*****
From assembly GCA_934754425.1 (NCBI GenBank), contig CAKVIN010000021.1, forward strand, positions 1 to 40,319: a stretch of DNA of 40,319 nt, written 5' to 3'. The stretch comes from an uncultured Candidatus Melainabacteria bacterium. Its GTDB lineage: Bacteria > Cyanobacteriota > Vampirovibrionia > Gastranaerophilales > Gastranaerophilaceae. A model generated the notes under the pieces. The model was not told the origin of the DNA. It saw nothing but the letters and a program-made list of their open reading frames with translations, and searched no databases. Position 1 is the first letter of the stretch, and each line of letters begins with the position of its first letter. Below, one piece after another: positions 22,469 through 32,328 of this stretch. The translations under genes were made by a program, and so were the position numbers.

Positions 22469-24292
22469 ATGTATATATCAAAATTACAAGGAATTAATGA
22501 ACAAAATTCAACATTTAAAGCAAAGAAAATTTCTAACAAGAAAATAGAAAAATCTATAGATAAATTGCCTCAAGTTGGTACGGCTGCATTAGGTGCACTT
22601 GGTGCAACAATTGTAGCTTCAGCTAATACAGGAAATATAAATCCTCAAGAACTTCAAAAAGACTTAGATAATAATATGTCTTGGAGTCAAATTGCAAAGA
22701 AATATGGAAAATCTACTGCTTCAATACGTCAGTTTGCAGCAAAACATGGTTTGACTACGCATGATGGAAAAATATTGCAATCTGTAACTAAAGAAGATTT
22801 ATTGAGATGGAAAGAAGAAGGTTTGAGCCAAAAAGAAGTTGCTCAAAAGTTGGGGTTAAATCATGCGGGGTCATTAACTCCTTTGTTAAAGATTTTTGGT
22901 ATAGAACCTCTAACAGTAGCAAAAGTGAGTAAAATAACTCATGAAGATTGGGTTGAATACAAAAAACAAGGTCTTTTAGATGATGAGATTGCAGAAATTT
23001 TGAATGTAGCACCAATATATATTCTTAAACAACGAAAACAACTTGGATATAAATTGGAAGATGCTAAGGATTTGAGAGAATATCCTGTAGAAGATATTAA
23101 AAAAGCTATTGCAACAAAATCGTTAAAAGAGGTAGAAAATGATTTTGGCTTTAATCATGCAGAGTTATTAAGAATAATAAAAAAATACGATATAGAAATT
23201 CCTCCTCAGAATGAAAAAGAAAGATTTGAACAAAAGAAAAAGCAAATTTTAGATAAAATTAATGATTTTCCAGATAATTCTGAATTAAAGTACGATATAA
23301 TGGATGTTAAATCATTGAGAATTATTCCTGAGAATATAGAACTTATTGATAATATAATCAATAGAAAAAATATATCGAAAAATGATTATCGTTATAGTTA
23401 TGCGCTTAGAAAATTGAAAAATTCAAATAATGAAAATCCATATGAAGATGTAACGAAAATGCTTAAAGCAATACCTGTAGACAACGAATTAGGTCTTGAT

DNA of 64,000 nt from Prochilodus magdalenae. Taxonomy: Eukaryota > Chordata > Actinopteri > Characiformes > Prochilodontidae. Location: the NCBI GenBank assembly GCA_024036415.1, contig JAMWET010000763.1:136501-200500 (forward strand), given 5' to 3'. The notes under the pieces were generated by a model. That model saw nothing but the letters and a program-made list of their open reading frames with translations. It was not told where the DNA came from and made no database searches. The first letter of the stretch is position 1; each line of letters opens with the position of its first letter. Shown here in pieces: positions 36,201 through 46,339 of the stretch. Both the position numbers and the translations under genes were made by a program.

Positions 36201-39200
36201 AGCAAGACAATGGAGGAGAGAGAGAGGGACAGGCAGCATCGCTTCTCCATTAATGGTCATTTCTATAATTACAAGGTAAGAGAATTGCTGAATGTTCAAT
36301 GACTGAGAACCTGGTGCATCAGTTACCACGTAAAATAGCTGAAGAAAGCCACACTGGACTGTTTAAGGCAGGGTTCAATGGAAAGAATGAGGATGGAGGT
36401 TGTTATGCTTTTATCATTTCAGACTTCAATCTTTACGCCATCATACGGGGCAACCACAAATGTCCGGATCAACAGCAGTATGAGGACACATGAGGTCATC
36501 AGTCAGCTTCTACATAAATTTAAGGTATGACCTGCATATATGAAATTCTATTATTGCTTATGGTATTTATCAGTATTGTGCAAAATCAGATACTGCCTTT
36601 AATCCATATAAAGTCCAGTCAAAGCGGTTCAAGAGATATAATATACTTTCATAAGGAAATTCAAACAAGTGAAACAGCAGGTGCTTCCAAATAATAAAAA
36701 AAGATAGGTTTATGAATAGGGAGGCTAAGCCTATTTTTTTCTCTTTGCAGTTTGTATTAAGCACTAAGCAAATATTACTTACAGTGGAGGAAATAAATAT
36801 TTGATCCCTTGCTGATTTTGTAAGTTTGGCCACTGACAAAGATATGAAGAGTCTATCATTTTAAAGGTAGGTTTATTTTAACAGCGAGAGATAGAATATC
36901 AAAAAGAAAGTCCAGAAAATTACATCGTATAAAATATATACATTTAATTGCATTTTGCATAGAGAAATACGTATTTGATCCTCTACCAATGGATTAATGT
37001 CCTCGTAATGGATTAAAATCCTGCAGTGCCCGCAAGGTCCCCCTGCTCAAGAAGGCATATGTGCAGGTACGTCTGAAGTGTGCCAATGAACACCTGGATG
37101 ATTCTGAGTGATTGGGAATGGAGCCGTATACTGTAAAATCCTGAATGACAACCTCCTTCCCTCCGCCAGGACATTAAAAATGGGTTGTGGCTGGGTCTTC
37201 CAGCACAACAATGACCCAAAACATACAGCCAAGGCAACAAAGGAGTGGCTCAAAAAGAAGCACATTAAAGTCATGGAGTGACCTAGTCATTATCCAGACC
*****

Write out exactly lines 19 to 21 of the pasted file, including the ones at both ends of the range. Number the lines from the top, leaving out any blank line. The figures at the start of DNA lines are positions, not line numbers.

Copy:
36501 AGTCAGCTTCTACATAAATTTAAGGTATGACCTGCATATATGAAATTCTATTATTGCTTATGGTATTTATCAGTATTGTGCAAAATCAGATACTGCCTTT
36601 AATCCATATAAAGTCCAGTCAAAGCGGTTCAAGAGATATAATATACTTTCATAAGGAAATTCAAACAAGTGAAACAGCAGGTGCTTCCAAATAATAAAAA
36701 AAGATAGGTTTATGAATAGGGAGGCTAAGCCTATTTTTTTCTCTTTGCAGTTTGTATTAAGCACTAAGCAAATATTACTTACAGTGGAGGAAATAAATAT